WestLB Takes A Brave Step In The Right Direction
This post is by Yann Louvel, BankTrack Climate and Energy Campaign Coordinator.
Last month we got some promising news from WestLB, the German bank. They produced a new policy on Arctic drilling (which our friends at Platform have written about here
) and they published an update of their coal policy
While the first edition of their policy on "Coal-Fired Power Generation" already included interesting requirements for prospective clients, such as the need for operators "to provide the physical space necessary to carry out carbon capture (CCS)", this new edition has even more on offer. For instance, this is the first time that I have seen a bank stipulate as a requirement to power-plant operators the need "to ensure that there is no feasible less GHG-intensive alternative/fuel/energy source".
Another 'first of its kind' criteria is the need for WestLB clients to have "Green House Gas reduction targets (to) be in place, monitored and audited in accordance with the 2 degrees Celsius taget of the EU and UNFCCC". These requirements, while self evident to us, are definitely not common practice in the banking sector today. They create the right incentives and send the right warning signals to bankers and clients alike that future requests for financing coal projects/companies will be intensely scrutinized, and will require more paper work, time and money to proceed.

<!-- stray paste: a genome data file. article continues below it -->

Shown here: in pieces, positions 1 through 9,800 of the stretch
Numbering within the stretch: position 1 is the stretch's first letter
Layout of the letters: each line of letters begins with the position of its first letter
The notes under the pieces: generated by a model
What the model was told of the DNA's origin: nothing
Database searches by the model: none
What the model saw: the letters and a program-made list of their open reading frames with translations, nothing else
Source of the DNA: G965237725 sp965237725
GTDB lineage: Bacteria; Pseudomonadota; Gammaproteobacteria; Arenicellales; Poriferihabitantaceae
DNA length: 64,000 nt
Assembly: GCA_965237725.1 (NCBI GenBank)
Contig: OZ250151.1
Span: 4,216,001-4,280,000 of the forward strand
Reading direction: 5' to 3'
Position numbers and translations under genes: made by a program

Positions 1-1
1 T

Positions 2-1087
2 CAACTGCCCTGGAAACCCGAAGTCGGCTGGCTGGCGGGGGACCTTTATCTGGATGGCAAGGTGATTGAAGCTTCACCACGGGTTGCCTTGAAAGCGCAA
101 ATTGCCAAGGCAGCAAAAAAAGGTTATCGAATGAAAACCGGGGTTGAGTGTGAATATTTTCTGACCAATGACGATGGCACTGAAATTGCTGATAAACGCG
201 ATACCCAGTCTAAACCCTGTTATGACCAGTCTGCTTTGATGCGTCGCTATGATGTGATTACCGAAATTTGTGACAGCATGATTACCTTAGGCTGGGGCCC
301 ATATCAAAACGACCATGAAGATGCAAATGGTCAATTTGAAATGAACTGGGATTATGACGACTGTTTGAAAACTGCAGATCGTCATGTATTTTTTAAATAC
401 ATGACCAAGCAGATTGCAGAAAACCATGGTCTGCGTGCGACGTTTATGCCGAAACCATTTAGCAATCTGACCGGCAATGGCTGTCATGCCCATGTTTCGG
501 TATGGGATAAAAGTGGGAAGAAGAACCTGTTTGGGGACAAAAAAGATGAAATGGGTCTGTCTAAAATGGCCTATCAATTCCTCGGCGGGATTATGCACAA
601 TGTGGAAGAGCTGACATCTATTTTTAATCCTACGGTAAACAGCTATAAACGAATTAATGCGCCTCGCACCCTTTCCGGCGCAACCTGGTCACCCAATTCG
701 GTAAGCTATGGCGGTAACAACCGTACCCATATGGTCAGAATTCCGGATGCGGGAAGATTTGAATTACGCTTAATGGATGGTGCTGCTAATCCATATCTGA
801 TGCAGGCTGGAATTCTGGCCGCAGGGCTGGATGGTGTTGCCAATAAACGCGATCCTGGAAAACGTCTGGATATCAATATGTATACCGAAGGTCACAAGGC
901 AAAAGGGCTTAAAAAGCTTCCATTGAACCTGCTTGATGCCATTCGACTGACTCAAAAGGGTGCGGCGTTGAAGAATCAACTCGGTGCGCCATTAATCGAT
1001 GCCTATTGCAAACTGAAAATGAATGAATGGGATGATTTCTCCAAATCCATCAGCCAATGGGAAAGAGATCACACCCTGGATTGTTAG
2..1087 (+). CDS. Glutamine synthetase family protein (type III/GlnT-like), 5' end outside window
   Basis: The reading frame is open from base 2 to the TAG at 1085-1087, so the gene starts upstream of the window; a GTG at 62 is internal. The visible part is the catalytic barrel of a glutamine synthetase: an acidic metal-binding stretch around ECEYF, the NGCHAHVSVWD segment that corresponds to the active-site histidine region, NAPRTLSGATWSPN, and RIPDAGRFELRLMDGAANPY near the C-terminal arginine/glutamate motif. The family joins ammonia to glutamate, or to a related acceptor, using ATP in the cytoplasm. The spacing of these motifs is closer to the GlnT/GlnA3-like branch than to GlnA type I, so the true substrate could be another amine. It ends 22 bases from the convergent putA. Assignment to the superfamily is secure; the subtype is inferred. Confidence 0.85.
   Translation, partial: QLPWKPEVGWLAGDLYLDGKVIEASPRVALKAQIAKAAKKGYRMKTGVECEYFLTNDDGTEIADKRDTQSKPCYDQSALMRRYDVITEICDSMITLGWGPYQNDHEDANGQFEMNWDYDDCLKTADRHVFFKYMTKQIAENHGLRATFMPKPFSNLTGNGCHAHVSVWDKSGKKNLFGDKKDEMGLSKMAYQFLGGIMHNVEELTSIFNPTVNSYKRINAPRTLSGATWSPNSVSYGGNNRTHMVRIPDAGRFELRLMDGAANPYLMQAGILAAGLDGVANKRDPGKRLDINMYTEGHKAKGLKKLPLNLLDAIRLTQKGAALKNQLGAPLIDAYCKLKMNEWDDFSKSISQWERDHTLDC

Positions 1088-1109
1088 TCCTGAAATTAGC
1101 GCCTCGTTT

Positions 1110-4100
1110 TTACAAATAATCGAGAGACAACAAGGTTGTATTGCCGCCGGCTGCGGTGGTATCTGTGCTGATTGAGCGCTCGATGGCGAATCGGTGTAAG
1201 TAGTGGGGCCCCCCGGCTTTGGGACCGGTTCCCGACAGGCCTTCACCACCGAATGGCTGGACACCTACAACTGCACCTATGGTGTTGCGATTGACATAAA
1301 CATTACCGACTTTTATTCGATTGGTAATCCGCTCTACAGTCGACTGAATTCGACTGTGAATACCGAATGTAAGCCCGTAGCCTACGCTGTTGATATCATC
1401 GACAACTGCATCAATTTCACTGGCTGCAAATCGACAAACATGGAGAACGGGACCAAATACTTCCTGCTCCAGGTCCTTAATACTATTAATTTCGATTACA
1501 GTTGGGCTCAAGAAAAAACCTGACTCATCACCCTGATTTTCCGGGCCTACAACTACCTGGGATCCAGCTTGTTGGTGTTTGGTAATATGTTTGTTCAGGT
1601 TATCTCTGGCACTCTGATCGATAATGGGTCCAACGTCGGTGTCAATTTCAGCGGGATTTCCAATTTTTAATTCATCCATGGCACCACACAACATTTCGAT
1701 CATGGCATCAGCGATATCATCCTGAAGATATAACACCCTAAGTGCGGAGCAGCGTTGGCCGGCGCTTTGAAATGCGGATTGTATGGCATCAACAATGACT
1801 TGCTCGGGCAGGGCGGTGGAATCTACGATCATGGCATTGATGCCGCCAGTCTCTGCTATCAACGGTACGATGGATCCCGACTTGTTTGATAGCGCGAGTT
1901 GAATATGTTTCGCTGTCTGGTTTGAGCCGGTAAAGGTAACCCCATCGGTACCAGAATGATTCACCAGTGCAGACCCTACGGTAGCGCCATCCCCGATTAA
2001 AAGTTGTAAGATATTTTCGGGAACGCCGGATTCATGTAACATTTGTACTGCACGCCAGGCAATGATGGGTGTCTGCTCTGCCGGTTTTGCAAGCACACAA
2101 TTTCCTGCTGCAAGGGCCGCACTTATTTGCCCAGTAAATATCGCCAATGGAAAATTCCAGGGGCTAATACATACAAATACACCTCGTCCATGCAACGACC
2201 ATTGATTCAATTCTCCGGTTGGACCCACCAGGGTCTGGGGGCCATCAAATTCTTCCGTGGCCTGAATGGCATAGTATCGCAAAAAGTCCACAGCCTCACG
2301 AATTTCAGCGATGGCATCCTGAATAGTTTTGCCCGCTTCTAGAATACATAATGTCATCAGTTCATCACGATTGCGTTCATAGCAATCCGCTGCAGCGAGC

Overall, with this coal policy WestLB takes a brave step in the right direction, and sets an example for other banks to follow swiftly. The only problem is that this mental shift in bankers' brains needs to happen EXTREMELY quickly. The International Energy Agency stated in its latest World Energy Outlook that to have a chance of achieving the 2°C scenario, "all infrastructure built after 2017 needs to be zero carbon". With CCS still being out of reach by then and with several years needed to build a new coal power plant, this basically means that investments in new coal power plants need to stop NOW if we want to be serious about combating climate change. That's the difficult reality banks need to be confronted with and must act upon.